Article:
"Of course, there are uncertainties around any estimates of the impact of policy changes on overall borrowing and it is possible that some of the weaker outlook for the economy has actually been caused by a detrimental impact of the additional fiscal consolidation announced by the coalition government that is not captured in the official estimates of the measures’ impact on revenues and spending. However, the error in estimating the size of the policy impact would have to be implausibly large to lead one to conclude that borrowing would actually have been lower in the absence of the additional tax rises and spending cuts that have been announced since May 2010."

So it was clearly the IFS view at the time that the additional tax rises and spending cuts had reduced borrowing; but this was not based on any substantive analysis, nor quantified; the £200 billion figure does not take account of the growth or other indirect impacts. Nor, importantly, was it a statement about the general principle of whether slowing fiscal consolidation would lead to higher or lower borrowing, but rather specifically about the measures introduced in 2010, not about the impact of more borrowing now.

So what does a proper macroeconomic analysis tell us?  Can austerity be "self-defeating", even on its own terms?  In a more recent analysis, Dawn Holland and I examine this question, not just for the UK but for the EU as a whole. We found that the UK's fiscal consolidation strategy has reduced growth quite significantly, and that in turn means that the reduction in borrowing has been much less than might have been expected.  But it doesn't mean that we've actually borrowed more. 

So we agree that the government's tax rises and spending cuts have indeed, as the IFS says, reduced borrowing, although not by nearly as much as the government hoped - one reason, albeit not the only one, that they have had to abandon their fiscal targets.  

However, when you look at the EU (including the UK) as a whole - that is, when you take account of the negative impact of fiscal tightening not just in individual countries, but across the EU - the picture changes dramatically:

"in current circumstances, fiscal consolidation is indeed likely to be "self-defeating" for the EU collectively.  As a result of the fiscal consolidation plans currently in train, debt ratios will be higher in 2013 in the EU as a whole rather than lower.  This will also be true in almost all individual members states (including the UK, but with the exception of Ireland).   Coordinated austerity in a depression is indeed self-defeating."

In other words, for the EU (including the UK) collectively, "borrowing less" has in fact meant "borrowing more", as this chart shows. 

But of course the Prime Minister's speech - note the present tense in the paragraph above -  is much less about the past than about what should happen now, and in particular in the upcoming Budget.  His real target is "those who think we can afford to slow down the rate of fiscal consolidation by borrowing and spending more."  By that he presumably means those like NIESR, Martin Wolf, the Economist, the IMF, and so on, who support extra government borrowing now, in particular to finance public sector investment.  For example, the Economist called last week for an extra £28 billion of public investment, while I argued last year for £30 billion.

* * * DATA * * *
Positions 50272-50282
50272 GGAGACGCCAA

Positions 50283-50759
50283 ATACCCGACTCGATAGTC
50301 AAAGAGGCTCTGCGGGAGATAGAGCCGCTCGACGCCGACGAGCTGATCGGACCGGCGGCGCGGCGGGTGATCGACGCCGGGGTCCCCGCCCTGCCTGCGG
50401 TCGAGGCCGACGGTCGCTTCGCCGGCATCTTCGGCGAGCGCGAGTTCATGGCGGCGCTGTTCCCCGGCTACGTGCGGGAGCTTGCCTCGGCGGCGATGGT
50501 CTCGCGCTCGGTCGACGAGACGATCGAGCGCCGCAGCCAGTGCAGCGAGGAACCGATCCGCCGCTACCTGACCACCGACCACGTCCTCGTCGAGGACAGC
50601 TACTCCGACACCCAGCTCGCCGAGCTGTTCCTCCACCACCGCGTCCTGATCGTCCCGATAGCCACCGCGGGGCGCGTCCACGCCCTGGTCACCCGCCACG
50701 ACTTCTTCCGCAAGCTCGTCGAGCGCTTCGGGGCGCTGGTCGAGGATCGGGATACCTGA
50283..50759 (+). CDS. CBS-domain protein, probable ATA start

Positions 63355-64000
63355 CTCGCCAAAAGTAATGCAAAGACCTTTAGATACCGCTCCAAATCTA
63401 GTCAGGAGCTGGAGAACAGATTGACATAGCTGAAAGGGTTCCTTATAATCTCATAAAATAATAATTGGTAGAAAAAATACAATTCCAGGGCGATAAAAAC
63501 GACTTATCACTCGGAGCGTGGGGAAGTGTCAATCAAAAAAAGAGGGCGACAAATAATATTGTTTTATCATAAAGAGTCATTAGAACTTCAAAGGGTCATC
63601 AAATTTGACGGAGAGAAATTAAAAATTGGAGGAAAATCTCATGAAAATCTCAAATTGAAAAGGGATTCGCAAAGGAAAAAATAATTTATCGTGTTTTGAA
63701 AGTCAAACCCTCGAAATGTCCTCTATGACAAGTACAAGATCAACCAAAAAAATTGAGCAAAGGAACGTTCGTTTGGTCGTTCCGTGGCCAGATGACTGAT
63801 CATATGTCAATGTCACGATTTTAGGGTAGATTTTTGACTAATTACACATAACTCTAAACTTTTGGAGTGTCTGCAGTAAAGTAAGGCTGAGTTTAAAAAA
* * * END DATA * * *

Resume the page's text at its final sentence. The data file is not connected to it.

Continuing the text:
So would borrowing more to spend more on investment - the proposition actually on the table - lead over the medium term to more or less borrowing? Well, the Prime Minister may not have noticed, but the IFS did actually have something to say about this in their Green Budget a few weeks ago. Oxford Economics (OE), who do the macro analysis underpinning the Green Budget,  analysed the impact of £10 billion extra debt-financed capital spending in each of the next two financial years. 

Their conclusion - and OE's macroeconomic model is quite similar in structure to those used by both NIESR and the OBR - is that it would boost growth by 0.5% this year and next (with some of the impact reversing in the following year). Assuming, conservatively, that output returns to the base case scenario in 2016, the cumulative increase in output over the 2013-15 period is a little over 2 percent.  Their conclusion: 

"it would have been possible to boost short-term growth prospects through higher capital spending..with stronger growth yielding higher tax receipts, the [short-term] impact on the deficit would have been relatively small. We feel this would be an appropriate level of stimulus." 

So we can add OE to the long list of "those who think we can afford to slow down the rate of fiscal consolidation by borrowing and spending more", and who the Prime Minister thinks are "jeopardising the nation's finances."

OE don't directly quantify the impact of this extra growth on borrowing over the medium term. But, usefully, the Treasury do, in their paper here. They conclude a "1 per cent increase in output relative to trend after two years is estimated to reduce the ratio of public sector net borrowing to GDP by just under ¾ percentage point."

So the impact of this extra output on borrowing will be, just by simple arithmetic, be a cumulative 1.5% of GDP - or somewhat more than the £20 billion extra up-front borrowing.  In other words, if you believe the Green Budget analysis, and the Treasury's own calculations - both of which are very much mainstream macroeconomic modelling exercises - borrowing to invest now is indeed essentially free.

In short, slowing down the rate of fiscal consolidation would not jeopardise the nation's finances; if anything, done sensibly, the opposite.  This claim is neither incredible nor miraculous, but endorsed by those economists who've looked carefully at the theory and at the empirical evidence.  And far from "demolishing" this argument, the last IFS Green Budget provided yet another piece of analysis that reinforces it. What was always "incredible" was the  government's claim that rapid fiscal consolidation would not significantly reduce growth, and hence make it harder to repair the public finances; sadly, we have not been afforded any miracles.